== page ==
I set out with a simple idea when I began this project in August — to focus on domestic political disputes through the lens of nonpartisanship.
“It is a rare day when both parties can initially come together in support of a policy, but it is an even rarer day when one party truly has a monopoly on being right,” I wrote around then.
Producing a column is not about arguing what you believe is right — rather, it is about arguing for what you believe. The difference is significant because an argument, a statement and even a column are all the beginnings of a discussion, and beginning a discussion having predetermined what is “right” does not a productive discussion produce. Instead, beginning a conversation with what you believe and accepting that you are often not right gives that discussion enormous potential.
“Not right” is different from “wrong.” To believe you are “right” is to believe that you have made a statement that is totally immune to criticism and has no potential to be improved. This is different from arguing what you believe and accepting that the arguments of those who disagree with you might not change your mind but could make your argument stronger.
Here’s an example. In my column last week, I argued that the Supreme Court decided wrongly in upholding a voter-initiated ban on affirmative action in the state of Michigan. I offered several reasons why I believed affirmative action was necessary to promote diversity and correct several structural inequalities in society. To date, a thread with over 95 comments has emerged on social media, with participants passionately defending each side of the debate over affirmative action. Second and third-year law and Ph.D. students dropped their homework and finals studying and older folks dropped their real jobs to write responses to each other’s arguments that exceeded the length of my original column by hundreds of words.
The result was incredible. Regardless of whether or not anyone who participated in the conversation changed his or her views on affirmative action in a meaningful way (I suspect that everyone still possesses the same fundamental conviction), that does not change the fact that the conversation occurred. When a conversation takes place, the intent is not solely to convince the person on the other side but also those listening.
This is another dimension to this conversational model that is perhaps more important than the views of the participants — the views of the observers. A public conversation does not occur in a vacuum — there are always those who are still learning about the issue, decidedly undecided or ignorant — but in all three of those cases, civil conversation serves an important role. This doesn’t even have to be applied to the political model — all too many times, basic interactions from group projects in school to agreements between friends are derailed by the decision to be immovable on a particular issue.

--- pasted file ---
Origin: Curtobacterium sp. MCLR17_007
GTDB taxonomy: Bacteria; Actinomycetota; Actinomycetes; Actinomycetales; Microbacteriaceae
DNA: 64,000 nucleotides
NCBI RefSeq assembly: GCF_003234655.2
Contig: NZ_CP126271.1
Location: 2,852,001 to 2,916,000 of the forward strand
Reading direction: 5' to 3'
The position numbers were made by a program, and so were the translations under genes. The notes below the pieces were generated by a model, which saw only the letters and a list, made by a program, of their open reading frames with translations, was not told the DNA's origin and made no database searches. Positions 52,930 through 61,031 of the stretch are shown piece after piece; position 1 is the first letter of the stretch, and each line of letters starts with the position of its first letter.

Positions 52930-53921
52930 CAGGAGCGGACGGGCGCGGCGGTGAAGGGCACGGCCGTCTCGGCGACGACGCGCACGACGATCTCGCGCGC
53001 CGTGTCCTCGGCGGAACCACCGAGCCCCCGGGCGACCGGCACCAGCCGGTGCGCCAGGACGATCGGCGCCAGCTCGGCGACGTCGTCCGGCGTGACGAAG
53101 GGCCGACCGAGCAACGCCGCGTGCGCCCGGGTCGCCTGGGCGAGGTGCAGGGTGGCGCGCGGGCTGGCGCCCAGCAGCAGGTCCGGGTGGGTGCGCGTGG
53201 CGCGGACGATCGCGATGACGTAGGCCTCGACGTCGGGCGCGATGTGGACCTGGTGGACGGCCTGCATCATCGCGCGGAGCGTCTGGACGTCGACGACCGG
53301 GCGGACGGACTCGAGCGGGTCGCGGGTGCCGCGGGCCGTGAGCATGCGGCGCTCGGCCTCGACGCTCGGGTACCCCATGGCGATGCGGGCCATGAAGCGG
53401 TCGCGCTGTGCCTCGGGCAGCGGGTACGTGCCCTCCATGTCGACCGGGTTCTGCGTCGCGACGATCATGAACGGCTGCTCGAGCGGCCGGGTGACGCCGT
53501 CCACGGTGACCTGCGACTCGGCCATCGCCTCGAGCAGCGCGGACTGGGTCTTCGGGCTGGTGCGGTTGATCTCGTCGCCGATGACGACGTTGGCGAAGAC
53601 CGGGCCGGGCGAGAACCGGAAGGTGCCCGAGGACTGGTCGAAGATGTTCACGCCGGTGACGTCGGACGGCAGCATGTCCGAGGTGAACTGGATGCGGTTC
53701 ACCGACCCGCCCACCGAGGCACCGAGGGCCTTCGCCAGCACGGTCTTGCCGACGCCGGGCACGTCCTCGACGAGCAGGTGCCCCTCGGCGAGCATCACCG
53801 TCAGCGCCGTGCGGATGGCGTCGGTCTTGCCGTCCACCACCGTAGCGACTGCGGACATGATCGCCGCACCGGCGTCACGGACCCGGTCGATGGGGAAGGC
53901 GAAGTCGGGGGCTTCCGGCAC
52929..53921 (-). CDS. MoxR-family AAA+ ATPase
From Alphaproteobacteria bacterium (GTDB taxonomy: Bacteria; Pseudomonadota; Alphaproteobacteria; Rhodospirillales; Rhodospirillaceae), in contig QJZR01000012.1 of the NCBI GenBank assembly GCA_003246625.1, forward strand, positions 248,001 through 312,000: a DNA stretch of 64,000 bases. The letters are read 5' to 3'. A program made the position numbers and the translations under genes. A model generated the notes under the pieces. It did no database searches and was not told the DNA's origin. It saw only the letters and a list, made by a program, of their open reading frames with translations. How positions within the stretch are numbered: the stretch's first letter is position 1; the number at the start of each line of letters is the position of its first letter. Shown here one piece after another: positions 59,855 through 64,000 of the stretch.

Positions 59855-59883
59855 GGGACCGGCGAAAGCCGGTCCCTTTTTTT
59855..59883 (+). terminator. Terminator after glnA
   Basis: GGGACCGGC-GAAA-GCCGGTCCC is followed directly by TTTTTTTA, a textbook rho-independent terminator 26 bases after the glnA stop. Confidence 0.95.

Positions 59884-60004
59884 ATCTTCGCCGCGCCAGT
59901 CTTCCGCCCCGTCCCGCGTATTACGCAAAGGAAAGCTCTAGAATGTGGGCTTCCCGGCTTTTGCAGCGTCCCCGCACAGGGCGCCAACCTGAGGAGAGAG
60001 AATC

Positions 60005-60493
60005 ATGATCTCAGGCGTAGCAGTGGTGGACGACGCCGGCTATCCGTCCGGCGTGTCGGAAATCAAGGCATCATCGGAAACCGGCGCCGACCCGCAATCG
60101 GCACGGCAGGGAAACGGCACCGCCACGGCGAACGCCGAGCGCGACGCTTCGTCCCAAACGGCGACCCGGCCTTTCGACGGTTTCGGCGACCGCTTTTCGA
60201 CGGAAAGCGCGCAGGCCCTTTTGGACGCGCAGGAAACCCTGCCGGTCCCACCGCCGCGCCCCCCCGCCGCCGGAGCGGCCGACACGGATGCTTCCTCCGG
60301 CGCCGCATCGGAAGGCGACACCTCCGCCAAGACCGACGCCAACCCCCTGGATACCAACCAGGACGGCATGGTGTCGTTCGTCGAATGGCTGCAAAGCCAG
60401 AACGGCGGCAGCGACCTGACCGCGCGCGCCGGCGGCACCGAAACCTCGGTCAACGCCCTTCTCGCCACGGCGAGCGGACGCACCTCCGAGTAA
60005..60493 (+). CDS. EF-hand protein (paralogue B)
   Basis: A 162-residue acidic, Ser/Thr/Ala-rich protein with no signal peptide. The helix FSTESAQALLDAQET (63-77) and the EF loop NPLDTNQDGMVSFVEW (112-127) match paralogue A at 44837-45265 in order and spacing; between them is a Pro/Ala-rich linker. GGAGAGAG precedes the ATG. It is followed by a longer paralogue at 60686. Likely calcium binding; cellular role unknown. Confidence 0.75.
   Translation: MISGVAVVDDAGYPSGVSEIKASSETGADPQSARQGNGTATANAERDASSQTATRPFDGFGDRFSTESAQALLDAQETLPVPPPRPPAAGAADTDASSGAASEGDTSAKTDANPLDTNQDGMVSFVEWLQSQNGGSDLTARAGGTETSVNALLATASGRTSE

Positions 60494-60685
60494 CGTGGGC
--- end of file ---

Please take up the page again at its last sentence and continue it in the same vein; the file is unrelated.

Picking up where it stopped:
This would all be easier if people understood that being “the most right” on an issue doesn’t help in any capacity if you haven’t managed to convince anyone else to support you. In our hypothetical group project, if only one person wants to present with a PowerPoint, even if that person is right that a PowerPoint would be the best way to present, the other people in the group are going to do an awful job, and no one wins.
But speaking of the political model, where only 40 percent of eligible citizens vote in presidential elections, the elected officials who choose the “being right” mentality over the “believe” mentality will swim, and the ones who continue to be staunchly partisan will sink. The country is more diverse, election reforms in states such as California are making it harder to be far left or far right and still win and this Congress has been one of the most unproductive in 100 years.
There are clearly arguments on which compromise is impossible, but to which the conversational model I’ve articulated still applies — racism, sexism and homophobia should be bitterly contested with unwavering resolve. But consider the goal of a conversation with someone who unfortunately has one of those traits — if the goal is to cause them to change their mind, then having a conversation is still important. The “being right” mentality would dictate that the conversation not occur in the first place, a dangerous situation that allows such atrocious views to continue unchallenged.
Nathaniel Haas is a sophomore majoring in economics and political science. His column, “State of the Union,” ran Thursdays.